July 22, 2008
A new film on Herzog & de Meuron’s Olympic architecture has its New York premiere.
What better place to watch a documentary on Jacques Herzog and Pierre de Meuron’s Beijing National Stadium—the so-called Bird’s Nest—than in the Hamptons, a stone’s throw from the site of their next big project, the new Parrish Art Museum? Next Tuesday’s New York premiere of Bird’s Nest—Herzog & de Meuron in China, by Christoph Schaub and Michael Schindhelm, will give Southampton audiences a preview of the 91,000-seat venue, set to open for the summer Olympics next month.
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Though the trailer projects summer-movie-style bombast (“The Great Wall of China could not stop them” appears in all caps, with a tense score that practically begs for a Don LaFontaine voice-over), the early word suggests that the film is a close and measured survey of the thorny political terrain the Swiss firm navigated to get its 44,000 tons of swoopy steel built.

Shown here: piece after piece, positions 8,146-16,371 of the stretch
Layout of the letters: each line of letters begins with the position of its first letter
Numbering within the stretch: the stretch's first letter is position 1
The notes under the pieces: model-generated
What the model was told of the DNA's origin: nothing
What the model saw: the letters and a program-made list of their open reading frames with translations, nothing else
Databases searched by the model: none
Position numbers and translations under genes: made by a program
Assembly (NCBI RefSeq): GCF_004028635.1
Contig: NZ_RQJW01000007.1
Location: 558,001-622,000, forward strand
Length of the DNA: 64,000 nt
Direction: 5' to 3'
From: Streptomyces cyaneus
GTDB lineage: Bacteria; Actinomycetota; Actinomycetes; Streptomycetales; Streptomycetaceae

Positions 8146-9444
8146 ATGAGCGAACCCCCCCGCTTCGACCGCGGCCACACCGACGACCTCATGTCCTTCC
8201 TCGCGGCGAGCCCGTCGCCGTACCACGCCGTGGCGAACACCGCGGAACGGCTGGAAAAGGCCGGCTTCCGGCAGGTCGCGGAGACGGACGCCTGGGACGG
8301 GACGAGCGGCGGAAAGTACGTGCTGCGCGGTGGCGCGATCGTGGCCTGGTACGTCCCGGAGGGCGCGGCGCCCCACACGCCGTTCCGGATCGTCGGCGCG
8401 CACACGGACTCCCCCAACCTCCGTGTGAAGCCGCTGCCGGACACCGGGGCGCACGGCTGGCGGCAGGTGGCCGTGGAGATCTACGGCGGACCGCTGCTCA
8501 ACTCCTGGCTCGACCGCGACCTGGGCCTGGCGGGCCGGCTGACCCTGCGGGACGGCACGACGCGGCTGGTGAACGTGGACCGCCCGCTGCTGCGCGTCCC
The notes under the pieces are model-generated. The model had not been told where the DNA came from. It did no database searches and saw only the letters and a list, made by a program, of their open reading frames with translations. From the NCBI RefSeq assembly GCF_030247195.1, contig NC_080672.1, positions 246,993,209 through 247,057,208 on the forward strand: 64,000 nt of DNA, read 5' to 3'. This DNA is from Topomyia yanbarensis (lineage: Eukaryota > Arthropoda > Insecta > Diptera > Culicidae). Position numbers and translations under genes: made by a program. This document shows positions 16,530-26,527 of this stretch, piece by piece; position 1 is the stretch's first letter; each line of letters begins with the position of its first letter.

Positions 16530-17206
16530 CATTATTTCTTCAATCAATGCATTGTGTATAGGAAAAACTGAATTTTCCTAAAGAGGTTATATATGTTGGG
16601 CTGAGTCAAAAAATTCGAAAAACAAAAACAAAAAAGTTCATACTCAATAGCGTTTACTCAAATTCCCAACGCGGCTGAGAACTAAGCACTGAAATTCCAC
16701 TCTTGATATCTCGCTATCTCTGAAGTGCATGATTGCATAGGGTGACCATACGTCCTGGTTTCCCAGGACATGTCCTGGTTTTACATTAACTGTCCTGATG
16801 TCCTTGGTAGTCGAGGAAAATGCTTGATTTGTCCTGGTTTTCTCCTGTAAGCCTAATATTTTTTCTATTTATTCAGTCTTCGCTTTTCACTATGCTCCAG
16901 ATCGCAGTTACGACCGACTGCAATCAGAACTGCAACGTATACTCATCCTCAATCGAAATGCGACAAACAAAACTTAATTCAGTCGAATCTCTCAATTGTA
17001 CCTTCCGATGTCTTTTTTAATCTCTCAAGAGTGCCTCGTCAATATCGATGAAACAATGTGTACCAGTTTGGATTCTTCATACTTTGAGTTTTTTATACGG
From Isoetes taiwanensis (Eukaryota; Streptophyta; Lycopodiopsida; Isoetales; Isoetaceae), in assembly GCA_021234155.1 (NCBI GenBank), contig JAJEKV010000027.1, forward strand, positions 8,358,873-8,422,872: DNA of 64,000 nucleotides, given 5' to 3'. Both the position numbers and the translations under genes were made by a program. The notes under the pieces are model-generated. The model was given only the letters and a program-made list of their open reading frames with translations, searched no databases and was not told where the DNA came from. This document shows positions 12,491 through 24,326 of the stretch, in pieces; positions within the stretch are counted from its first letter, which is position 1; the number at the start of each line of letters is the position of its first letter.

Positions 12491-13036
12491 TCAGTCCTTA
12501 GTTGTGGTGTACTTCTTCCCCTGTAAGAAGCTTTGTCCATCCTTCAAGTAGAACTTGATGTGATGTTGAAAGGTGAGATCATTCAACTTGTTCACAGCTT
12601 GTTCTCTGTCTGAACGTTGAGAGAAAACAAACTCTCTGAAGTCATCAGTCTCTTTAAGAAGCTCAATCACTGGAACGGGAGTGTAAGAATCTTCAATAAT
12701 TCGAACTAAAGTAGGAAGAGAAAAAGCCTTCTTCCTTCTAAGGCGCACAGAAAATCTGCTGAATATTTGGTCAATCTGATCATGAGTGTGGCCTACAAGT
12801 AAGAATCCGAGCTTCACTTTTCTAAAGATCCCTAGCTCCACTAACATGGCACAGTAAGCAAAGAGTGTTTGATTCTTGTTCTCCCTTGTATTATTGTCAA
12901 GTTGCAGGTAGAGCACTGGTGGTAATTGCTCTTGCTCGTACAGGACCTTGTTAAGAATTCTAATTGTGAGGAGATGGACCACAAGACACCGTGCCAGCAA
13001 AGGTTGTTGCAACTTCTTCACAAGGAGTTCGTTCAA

Best of all, it’s free, the better to save for those round-trip tickets to China—or, perhaps, Reporters Without Borders’ T-shirt, which, with an eye on the government’s stifling of internal dissent, renders the Olympic rings as handcuffs.
Bird’s Nest—Herzog & de Meuron in China screens on Tuesday, July 29, at 5:30 and 7:30 p.m., at the Parrish Art Museum, in Southampton, New York; (631) 283-2118, www.parrishart.org.
UPDATE: Bird’s Nest is available through 8/31/08 at amazon.com with their new service, The Unbox.
A rendering of Herzog & de Meuron’s Parrish Art Museum, seen from Montauk Highway. The museum is scheduled to be completed next year.
The Bird’s Nest at night
The documentary’s directors, Christoph Schaub and Michael Schindhelm
Parrish Art Museum rendering, courtesy Herzog & de Meuron; other images courtesy the filmmakers